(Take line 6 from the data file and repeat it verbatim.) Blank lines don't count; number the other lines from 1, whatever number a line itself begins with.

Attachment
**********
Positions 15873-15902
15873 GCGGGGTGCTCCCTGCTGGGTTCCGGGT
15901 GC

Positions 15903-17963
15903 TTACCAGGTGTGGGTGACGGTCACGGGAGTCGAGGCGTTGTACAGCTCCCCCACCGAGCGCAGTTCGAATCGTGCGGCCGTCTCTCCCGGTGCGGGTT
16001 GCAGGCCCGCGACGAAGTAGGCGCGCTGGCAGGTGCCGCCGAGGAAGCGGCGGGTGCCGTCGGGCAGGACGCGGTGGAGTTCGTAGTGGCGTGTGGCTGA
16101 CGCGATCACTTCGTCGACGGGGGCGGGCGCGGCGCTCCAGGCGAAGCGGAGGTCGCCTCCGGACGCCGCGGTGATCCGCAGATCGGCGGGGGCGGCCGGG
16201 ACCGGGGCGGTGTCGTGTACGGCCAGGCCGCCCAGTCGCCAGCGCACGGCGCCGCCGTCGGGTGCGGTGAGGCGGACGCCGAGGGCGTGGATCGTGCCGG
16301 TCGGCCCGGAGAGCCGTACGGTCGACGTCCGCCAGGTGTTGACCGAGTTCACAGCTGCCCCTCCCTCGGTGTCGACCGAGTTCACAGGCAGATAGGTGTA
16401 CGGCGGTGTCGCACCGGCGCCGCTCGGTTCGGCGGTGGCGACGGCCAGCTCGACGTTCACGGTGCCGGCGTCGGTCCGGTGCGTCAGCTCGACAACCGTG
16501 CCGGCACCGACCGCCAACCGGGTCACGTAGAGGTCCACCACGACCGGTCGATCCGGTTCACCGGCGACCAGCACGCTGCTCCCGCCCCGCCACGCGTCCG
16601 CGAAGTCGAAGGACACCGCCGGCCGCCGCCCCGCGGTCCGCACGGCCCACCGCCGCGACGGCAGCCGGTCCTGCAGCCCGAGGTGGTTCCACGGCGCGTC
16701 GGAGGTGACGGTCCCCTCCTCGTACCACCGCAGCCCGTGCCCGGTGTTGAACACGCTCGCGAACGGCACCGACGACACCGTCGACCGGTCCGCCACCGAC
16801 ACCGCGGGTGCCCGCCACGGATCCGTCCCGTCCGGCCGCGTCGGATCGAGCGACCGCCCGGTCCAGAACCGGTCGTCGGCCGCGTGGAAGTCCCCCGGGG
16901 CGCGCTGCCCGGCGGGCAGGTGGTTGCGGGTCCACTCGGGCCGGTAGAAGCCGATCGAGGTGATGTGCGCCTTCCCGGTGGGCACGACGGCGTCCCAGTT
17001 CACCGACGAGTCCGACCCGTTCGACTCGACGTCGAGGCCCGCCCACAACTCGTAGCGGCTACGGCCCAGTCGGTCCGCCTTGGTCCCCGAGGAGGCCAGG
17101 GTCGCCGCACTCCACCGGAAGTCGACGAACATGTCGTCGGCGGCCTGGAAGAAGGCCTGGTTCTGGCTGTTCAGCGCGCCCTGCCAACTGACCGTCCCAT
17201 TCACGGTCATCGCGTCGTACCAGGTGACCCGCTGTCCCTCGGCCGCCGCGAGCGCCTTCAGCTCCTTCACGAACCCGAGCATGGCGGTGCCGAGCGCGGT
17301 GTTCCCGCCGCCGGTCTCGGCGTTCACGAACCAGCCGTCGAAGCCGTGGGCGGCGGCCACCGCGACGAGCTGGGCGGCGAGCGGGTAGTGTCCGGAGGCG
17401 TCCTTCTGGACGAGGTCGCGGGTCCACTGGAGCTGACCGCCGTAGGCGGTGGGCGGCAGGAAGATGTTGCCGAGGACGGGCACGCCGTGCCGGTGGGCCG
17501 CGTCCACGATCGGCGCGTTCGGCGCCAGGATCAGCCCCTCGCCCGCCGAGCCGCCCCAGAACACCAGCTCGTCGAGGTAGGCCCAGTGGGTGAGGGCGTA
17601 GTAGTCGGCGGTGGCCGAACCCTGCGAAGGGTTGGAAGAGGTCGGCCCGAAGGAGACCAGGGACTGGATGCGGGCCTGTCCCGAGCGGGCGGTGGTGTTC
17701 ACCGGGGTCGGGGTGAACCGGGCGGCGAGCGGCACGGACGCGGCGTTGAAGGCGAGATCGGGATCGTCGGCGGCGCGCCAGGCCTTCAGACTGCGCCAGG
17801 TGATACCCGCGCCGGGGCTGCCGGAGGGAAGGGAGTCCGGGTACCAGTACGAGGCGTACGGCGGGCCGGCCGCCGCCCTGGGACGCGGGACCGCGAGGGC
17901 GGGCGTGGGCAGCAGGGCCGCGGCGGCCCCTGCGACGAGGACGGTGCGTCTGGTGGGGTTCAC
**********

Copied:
16001 GCAGGCCCGCGACGAAGTAGGCGCGCTGGCAGGTGCCGCCGAGGAAGCGGCGGGTGCCGTCGGGCAGGACGCGGTGGAGTTCGTAGTGGCGTGTGGCTGA